Readersforum's Blog

August 24, 2011

Feeling Out Amazon New York

Filed under: e-tailers — Tags: , , , , , — Bookblurb @ 5:59 am

Posted by Macy Halford

On Wednesday, Elizabeth wrote about a topic not frequently raised on the Bench: feelings. How, she asked, does the closing of Borders, the vanishing of BOOKS · MUSIC · MOVIES · CAFE from the American strip-mall landscape, make us feel? Are we sad? Are we happy? Why do we seem not to care much one way or the other?

Her post came on the heels of another bit of book news people aren’t certain how to feel about. Amazon announced that their new New York-based imprint (called Amazon), which is the company’s fifth but its first intended to rival the big houses (it has the right address and a V.P. with a fine New York pedigree), had bought its first title: self-help-for-guys guru Timothy Ferriss’s “The 4-Hour Chef,” a book that needs to exist because, after you’ve finished your 4-hour workweek and perfected your 4-hour body, you’ll want hobbies like cooking to fill the empty days (also to impress your 15-minute female*).

Here are some of the things various parties felt about the deal. Indie bookshop owners felt angry, and told the Times that they wouldn’t be stocking Amazon’s books, since the company posed a threat to their existence. Timothy Ferriss said that he didn’t “feel like I’m giving up anything, financially or otherwise,” by going with Amazon, and in fact didn’t even offer his current publisher, Crown, a chance to match Amazon’s offer because, he thought, it never could have. An executive at HarperCollins said Amazon was a frenemy—an important customer but also “close to being in a monopolistic situation,” while an agent based in New York said he was “not so convinced that this is the end of the world the way so many doomsayers are saying.” The Times came close to expressing an emotional viewpoint by describing Amazon as “aggressive,” “ambitious,” and in possession of an “unparalleled distribution system” that reaches instantly “into tens of millions of living rooms and onto electronic devices.”


July 30, 2011

Hamptons Hipsters

Filed under: Books — Tags: , , , , — Bookblurb @ 5:26 am

Posted by Macy Halford
Last weekend, I went to Sag Harbor, which is more or less a Hampton and so has its own branch of Bookhampton, the main (indie) bookstore chain out there. Bookhampton has many well-curated special sections, but one in particular caught my eye:Hipster-Lit-Small.jpgYou can click that image to enlarge, but allow me to zoom in on the crucial detail:


The titles listed under Hipster Lit are:

“King Rat,” by China Miéville.
“2666,” by Roberto Bolaño.
“The Gospel According to Jesus Christ,” by José Saramago.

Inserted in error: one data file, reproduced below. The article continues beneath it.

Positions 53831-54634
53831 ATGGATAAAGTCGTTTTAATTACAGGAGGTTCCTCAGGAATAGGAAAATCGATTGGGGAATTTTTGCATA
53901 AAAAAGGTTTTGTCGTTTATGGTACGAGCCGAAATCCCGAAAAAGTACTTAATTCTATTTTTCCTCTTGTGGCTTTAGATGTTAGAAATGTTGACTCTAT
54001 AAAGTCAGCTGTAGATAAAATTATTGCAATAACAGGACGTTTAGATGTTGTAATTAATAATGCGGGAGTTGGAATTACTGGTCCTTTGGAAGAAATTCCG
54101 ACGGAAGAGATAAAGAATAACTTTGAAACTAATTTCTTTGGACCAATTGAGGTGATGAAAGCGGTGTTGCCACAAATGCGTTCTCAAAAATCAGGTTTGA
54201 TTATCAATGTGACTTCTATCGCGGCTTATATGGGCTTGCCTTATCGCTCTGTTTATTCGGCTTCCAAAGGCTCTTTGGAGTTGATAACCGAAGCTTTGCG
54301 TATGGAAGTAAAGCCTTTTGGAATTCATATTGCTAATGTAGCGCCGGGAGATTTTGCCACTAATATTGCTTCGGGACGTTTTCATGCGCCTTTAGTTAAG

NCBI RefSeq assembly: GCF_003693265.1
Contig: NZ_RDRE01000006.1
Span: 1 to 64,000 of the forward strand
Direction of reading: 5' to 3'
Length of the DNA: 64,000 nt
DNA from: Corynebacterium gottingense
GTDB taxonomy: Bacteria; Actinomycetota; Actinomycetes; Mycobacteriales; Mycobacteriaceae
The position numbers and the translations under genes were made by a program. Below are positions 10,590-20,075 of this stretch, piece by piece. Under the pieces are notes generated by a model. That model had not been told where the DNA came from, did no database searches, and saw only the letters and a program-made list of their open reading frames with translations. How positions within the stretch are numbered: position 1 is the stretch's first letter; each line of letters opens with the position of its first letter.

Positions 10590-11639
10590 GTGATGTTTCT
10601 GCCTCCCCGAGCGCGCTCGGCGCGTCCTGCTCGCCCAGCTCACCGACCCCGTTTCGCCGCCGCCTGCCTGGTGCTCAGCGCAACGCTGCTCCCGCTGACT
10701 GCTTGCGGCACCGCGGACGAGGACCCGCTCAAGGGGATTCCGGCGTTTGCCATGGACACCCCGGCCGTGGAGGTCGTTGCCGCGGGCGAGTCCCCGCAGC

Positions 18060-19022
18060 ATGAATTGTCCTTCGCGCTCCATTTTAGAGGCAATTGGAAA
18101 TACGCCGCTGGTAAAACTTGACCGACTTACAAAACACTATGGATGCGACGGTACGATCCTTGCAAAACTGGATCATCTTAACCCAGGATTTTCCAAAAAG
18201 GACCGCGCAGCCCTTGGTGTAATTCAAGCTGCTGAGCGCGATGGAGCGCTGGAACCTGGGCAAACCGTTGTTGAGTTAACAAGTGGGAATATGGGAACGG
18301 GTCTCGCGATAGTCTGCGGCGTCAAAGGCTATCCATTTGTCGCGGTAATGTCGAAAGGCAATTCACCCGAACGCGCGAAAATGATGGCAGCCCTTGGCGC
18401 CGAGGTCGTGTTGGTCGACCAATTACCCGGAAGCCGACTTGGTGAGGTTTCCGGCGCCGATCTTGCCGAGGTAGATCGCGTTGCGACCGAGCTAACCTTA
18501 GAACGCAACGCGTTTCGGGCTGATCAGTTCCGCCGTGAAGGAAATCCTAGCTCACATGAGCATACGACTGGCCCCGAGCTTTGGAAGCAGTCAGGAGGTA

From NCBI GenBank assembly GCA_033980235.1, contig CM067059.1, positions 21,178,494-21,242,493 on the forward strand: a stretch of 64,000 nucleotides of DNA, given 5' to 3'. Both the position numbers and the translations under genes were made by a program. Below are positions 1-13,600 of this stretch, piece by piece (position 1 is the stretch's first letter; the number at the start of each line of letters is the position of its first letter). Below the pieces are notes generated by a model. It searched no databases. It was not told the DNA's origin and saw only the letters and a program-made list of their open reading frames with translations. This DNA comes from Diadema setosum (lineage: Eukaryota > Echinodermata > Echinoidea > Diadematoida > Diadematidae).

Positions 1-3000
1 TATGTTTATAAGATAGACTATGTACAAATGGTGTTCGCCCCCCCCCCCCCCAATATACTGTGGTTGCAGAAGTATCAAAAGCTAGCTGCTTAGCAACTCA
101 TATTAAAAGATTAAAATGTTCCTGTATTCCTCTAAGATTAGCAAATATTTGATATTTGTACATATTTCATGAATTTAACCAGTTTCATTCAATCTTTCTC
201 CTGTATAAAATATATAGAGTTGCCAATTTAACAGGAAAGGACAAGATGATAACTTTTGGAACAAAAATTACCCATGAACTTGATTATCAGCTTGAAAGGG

“House of Leaves,” by Mark Z. Danielewski.
“High Fidelity,” by Nick Hornby.
“Elliot Allagash,” by Simon Rich.
“Scorch Atlas,” by Blake Butler.
“Horoscopes for the Dead: Poems,” by Billy Collins.
“Illuminations,” by Arthur Rimbaud.
“Civilwarland in Bad Decline,” by George Saunders.
“Siddhartha,” by Herman Hesse.
“Lush Life,” by Richard Price.
“A Young Man’s Guide to Late Capitalism,” by Peter Mountford.
“The New York Trilogy,” by Paul Auster.

I think this is a very good selection of hipster lit, though I can already hear the banshees howling that it’s incomplete. Where is Eggers? Where’s D.F.W.? Where’s Murakami? (Op! He’s on the shelf above, which I believe belonged to the plain old “literature” section.) Where are Lydia Davis, Miranda July, and Vendela Vida? Why are there no female authors?*

A few points:

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January 15, 2011

Godard on E-Books

Filed under: Media — Tags: , , , , — Bookblurb @ 4:42 pm
 Richard Brody

Last week, Macy Halford, my colleague over at The Book Bench, wondered “What Kindle Wants,” in which she expressed her preference for physical books over the electronic kind. She wrote, “What I as a reader need and desire is a technology with pages and a cover and heft that can be marked up and placed on a bookshelf and kept forever.” She’s in good company. In June, 2000, when I interviewed Jean-Luc Godard at his office in Rolle, Switzerland, for a Profile of him that I wrote for this magazine, he spoke to me of his dissatisfaction with something that did not yet exist: e-books. The subject came up when he explained that he preferred to edit video with analog rather than digital technology, because, he told me, with digital technology, “time no longer exists.” And the example he gave me came not from the cinema but from literature and what he called “the electronic book.” He got up from his chair, brought a book from his bookshelf, and brought it back to his desk.

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